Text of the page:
In many parts of the world, cash transactions are becoming less and less prominent. According to a recent ‘Access to Cash’ report, in 2008 six out of every ten transactions were cash, whereas in 2018 the number had become three in ten. As this trend keeps gaining in strength, the number could get as low as one cash transaction out of every ten over the next 15 years.

As our societies – particularly in Europe and in certain parts of Asia – become increasingly ‘cashless’, new financial instruments are introduced to address a range of more diverse financial needs. Among these, prepaid cards have become a very successful alternative to traditional credit and debit cards.

With prepaid cards, funds are connected directly to a card and can be used for payments, but they are not stored in a bank account. Although based on roughly the same principle, there are two different types of prepaid cards: multi-purpose/open loop and single-purpose/closed loop cards. If the former are re-chargeable cards that can be used almost anywhere, the latter can only be used at certain shops or chains.

Being a partial substitute for traditional bank accounts, prepaid cards were first introduced to cater to underbanked and underserved segments of the public. However, thanks to their flexibility and accessibility, they have quickly become very popular as an additional payment option among a growing number of consumers. In 2016 the global prepaid cards market was valued at $896bn and this is estimated to grow by more than 308% by 2022, reaching a value of $3,653bn. From a geographical point of view, Europe is the region with the largest market share, followed by countries in the Asia Pacific region, where cash transactions are becoming more and more the exception. According to research by IBISWorld, the US market size, measured by revenue, of the prepaid card providers industry is estimated at $10.9bn in 2019.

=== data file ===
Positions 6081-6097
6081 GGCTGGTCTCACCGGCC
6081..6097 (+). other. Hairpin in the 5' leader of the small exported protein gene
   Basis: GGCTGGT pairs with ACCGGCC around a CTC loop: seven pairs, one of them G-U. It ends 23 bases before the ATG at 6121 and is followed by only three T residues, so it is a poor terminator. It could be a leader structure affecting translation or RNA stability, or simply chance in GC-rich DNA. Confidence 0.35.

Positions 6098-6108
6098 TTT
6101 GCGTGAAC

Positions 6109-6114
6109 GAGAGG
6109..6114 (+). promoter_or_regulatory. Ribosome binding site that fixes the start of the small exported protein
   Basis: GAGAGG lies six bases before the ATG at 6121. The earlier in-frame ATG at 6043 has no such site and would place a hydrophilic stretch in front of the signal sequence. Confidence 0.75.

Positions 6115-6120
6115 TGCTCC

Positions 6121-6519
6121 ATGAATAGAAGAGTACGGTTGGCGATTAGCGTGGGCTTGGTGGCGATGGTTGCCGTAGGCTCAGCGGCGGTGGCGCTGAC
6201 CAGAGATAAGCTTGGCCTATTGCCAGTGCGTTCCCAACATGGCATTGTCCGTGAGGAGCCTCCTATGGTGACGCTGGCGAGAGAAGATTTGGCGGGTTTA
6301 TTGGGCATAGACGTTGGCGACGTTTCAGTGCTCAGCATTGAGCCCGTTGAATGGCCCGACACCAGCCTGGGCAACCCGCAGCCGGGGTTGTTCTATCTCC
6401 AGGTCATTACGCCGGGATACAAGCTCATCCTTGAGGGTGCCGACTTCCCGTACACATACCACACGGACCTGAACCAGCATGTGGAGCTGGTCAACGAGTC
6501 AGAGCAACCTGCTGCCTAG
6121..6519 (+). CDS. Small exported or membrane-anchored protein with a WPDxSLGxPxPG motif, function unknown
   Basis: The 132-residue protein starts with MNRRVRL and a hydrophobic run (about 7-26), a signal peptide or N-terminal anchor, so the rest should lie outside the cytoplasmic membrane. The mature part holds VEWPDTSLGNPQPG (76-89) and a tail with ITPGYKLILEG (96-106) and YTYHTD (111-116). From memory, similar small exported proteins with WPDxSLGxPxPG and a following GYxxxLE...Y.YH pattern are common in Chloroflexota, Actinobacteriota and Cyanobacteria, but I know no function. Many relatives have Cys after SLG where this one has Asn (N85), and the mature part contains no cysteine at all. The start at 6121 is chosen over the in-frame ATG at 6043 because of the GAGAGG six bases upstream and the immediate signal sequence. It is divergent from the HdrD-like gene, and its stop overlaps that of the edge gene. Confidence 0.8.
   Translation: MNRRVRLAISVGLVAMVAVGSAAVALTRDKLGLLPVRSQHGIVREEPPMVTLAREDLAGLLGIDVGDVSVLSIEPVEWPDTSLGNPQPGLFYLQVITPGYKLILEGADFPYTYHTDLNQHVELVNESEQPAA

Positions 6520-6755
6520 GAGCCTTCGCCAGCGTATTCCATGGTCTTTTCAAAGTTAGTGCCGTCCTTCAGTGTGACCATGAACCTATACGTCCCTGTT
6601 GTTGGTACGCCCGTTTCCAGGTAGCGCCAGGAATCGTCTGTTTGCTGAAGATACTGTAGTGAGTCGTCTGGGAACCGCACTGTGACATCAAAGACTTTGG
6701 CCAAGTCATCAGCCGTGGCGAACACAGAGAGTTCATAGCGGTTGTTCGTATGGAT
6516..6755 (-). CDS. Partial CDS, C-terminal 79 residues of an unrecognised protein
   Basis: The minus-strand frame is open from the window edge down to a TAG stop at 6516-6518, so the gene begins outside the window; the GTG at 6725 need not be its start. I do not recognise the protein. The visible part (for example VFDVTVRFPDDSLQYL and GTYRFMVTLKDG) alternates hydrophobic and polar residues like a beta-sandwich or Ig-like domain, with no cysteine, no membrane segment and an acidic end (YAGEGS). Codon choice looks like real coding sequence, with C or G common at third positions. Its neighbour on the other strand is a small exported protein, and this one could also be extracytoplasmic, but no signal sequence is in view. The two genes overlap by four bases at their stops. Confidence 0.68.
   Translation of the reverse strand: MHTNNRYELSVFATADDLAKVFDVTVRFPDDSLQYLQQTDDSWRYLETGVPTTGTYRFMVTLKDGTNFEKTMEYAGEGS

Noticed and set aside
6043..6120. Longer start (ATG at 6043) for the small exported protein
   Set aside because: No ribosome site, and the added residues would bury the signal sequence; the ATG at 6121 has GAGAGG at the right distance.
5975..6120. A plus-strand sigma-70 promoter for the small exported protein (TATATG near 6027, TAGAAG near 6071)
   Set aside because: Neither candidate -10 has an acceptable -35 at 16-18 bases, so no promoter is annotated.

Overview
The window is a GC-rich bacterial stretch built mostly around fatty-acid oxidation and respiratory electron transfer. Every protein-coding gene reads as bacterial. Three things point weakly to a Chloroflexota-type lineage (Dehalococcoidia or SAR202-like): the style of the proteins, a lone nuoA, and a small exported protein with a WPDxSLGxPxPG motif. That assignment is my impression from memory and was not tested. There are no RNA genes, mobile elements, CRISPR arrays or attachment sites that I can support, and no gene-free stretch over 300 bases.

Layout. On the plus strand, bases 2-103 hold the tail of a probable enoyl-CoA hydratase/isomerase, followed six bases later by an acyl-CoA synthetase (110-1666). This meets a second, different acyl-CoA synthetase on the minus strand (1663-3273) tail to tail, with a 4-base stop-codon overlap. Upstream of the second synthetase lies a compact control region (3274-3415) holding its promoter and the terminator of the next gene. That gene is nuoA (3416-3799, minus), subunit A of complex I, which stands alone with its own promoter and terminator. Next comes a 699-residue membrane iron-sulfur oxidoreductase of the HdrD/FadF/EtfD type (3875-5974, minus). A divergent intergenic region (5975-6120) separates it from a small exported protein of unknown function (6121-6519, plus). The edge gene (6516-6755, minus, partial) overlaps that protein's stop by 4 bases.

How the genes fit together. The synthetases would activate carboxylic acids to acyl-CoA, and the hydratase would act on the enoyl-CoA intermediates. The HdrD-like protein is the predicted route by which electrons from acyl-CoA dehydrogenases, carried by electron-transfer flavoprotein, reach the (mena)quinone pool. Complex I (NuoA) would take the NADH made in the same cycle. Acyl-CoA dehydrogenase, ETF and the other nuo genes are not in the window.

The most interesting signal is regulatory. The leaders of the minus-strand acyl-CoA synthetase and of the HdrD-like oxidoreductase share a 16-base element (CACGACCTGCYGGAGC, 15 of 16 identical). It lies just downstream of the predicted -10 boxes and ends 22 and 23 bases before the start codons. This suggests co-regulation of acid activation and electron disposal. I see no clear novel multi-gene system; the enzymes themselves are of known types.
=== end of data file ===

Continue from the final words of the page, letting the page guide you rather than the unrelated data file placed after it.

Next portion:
Introducing new regulations to prevent abuses

Convenience of use is undoubtedly one of the key reasons for the success of prepaid cards, but the anonymity connected to them has also attracted a growing number of criminals looking for new money laundering and terrorist financing avenues.

For example, the FBI highlighted the role that prepaid cards have in facilitating money laundering in a statement before the Senate Banking, Housing and Urban Affairs Committee in November 2018. In particular, “drug traffickers have been known to convert drug cash to prepaid debit cards, which they then use to purchase goods and services or send to drug suppliers, who use the cards to withdraw money from a local ATM”.

As a result, global regulators have started paying more attention to these financial instruments, introducing new and stricter requirements for their use.

In Europe, the key changes were set by the Fifth Anti-Money Laundering Directive (AMLD5). AMLD5 lowers the threshold for required know your customer (KYC) checks to €150 and to €50 in the case of remote payment transactions. Although EU countries originally had until January 2020 to implement AMLD5 at a national level, many of them still have some legislative work to do in order to transpose the directive. Once that happens, everywhere in the EU it won’t be possible to purchase cards of a value of €150+ paying in cash without identifying the end user first.